One other thing , The ARP studs on the rocker stand side were almost too short for posilocks. I was able to use a hardened washer on top of all my rocker arm balls, raising up the adjuster nut part , and that was enough to give me 3-4 threads for the inner lock Screw . I also used Locktite on the lock nuts. I very Carefully adjusted the valves , one cylinder at a time, before I broke the engine in.
I adjusted my valves at 3/4 turn past zero lash, It did the trick.
The engine runs like a beast.
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Old 04-27-2013, 12:55 PM
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buying a set of heads off craigslist, and trusting them are 2 different monsters.

have them checked! make sure they seal and they are not cracked!

i always start with a set that has screw in studs to begin with. one process eliminated.

also, have your pushrod clearence holes enlongated for clearence of larger ratio rockers. if you decide to upgrade later.
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Old 04-27-2013, 01:19 PM
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Quote:
Originally Posted by h0trod View Post
buying a set of heads off craigslist, and trusting them are 2 different monsters.

have them checked! make sure they seal and they are not cracked!

i always start with a set that has screw in studs to begin with. one process eliminated.

also, have your push rod clearence holes enlongated for clearence of larger ratio rockers. if you decide to upgrade later.
I agree with that.

However, the GTO/Firebird 400 heads with large valves and screw-in studs are becoming rare and expensive. If you happen to find a pair, they need to be checked very closely before you buy them. Pontiac discontinued those heads 40 years ago and the survivors have been rebuilt to death.
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Old 04-27-2013, 01:48 PM
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Quote:
Originally Posted by MouseFink View Post
I agree with that.

However, the GTO/Firebird 400 heads with large valves and screw-in studs are becoming rare and expensive. If you happen to find a pair, they need to be checked very closely before you buy them. Pontiac discontinued those heads 40 years ago and the survivors have been rebuilt to death.

this why it pays to be a hoarder! i have collected 2 sets of 16's 2 sets of 62's, many 6x4&8's 6s's
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Old 05-15-2013, 01:22 PM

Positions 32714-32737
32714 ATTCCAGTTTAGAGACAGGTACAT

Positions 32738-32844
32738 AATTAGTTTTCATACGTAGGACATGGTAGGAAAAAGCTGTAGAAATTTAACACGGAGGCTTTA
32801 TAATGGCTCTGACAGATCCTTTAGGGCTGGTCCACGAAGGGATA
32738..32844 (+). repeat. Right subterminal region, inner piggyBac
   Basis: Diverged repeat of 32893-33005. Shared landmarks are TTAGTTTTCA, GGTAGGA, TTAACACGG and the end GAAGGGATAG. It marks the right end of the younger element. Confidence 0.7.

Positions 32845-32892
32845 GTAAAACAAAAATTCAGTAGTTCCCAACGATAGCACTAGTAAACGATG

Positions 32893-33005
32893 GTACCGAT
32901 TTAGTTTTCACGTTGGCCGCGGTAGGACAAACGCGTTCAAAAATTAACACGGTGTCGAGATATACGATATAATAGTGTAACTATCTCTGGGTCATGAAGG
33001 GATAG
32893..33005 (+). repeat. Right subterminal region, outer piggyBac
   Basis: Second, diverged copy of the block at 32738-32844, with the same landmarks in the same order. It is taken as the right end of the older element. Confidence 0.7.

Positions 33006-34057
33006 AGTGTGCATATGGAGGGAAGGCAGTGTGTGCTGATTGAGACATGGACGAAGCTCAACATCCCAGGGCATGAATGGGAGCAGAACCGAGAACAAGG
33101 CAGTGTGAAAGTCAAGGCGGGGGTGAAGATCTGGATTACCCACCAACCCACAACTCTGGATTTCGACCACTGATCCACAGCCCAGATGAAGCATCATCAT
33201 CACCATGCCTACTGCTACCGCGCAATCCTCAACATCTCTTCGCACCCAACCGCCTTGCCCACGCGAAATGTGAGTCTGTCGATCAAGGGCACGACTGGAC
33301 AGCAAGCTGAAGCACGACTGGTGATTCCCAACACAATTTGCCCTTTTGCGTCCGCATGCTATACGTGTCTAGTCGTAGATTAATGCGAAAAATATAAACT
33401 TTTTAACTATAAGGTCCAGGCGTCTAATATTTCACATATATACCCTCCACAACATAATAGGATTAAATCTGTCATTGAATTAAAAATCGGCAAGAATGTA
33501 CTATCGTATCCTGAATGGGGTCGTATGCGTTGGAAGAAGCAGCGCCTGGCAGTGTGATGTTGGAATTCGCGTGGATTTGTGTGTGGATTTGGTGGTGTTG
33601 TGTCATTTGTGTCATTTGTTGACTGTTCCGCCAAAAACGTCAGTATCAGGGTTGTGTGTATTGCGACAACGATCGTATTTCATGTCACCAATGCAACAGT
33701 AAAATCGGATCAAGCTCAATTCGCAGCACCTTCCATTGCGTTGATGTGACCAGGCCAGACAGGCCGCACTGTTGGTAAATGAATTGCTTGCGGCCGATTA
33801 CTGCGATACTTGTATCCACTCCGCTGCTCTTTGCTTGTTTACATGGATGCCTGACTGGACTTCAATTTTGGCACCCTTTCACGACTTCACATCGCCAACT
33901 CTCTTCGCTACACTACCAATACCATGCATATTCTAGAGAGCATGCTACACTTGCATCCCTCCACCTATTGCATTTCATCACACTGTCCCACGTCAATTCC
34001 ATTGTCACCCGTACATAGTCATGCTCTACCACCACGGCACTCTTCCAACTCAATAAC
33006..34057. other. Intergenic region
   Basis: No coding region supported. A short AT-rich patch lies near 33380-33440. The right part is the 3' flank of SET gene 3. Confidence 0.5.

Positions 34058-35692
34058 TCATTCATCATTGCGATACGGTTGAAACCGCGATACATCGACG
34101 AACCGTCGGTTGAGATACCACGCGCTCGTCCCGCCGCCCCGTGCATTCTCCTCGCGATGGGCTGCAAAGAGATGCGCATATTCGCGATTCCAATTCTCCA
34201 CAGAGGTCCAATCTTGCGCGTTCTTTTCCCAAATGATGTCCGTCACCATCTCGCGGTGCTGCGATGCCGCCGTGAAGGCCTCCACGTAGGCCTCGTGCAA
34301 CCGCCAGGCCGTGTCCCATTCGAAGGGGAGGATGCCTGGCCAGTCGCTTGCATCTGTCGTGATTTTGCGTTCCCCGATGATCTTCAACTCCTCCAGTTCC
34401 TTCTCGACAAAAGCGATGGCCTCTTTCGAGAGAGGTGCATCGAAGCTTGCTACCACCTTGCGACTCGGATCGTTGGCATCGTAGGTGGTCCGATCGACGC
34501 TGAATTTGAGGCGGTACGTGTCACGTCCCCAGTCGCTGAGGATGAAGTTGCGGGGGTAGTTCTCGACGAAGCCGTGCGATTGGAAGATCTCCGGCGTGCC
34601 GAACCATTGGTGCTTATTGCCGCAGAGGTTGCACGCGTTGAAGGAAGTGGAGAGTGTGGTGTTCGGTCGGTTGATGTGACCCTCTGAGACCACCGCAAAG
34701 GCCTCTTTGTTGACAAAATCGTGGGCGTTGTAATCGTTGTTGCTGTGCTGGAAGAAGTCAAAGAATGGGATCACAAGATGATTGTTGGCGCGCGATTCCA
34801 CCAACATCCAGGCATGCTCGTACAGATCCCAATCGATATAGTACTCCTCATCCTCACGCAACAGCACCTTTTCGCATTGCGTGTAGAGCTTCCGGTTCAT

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If I had Option 1 done to my heads, installing the BBC studs with the 1/2 base, besides probably changing out push rods, would I have to change out the stock rocker arms? Ream out the guide plates? Just trying to figure out the total cost involved.
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Old 05-15-2013, 02:09 PM
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Use ARP 290-7201 rocker studs but be prepared, they copst about $100 for 16 studs whereas BB Chevy rocker studs cost about $20 a set.

The ARP studs are not BB Chevy rocker studs but are studs designed by ARP specifically for Pontiac heads with pressed in studs. That is because the holes left in the heads after removing the pressed in studs are too large to tap for 7/16"-14 BB Chevy style rocker studs and a 7/16"-14 heli-coli must be used. You can eliminate the heli coil step by tapping the head for 1/2"-13 threads and using ARP 290-7201 studs.

If you decide to use BB Chevy style rocker studs, don't use heli-coils, use E-Z Loc thread inserts.

I have used the ARP 290-7201 studs on 1963-1964 GTO/421 HO Pontiac heads where you must mill the stud boss 3/8" and then tap the stud hole for 1/2"-13 threads. The 1966 and earlier heads do not have a stud boss that is milled for guide plates, instead the push rod guides are an integral part of the heads. Be advised, ARP studs have 7/16"-20 Class 3 rolled threads which are not designed for BB Chevy 7/16"-20 prevailing torque locking nuts. You should use full roller rocker arms and poly-locks with ARP studs.

The stock Pontiac rocker arm slots fit the shank of ARP 290-7201 7/16"-20 x 1/2"-13 screw-in rocker studs, stock 3/8"-24 x 7/16"-14 Pontiac bottle-neck screw-in rocker studs or GM BB Chevy 7/16"-20 x 7/16"-14 screw-in rocker studs. No problem there, but read and heed the last two sentences in the previous paragraph.

1967-and later Pontiac heads used guide plates and they will fit stock or aftermarket hardened 5/16" Pontiac push rods.

Last edited by MouseFink; 05-15-2013 at 02:18 PM.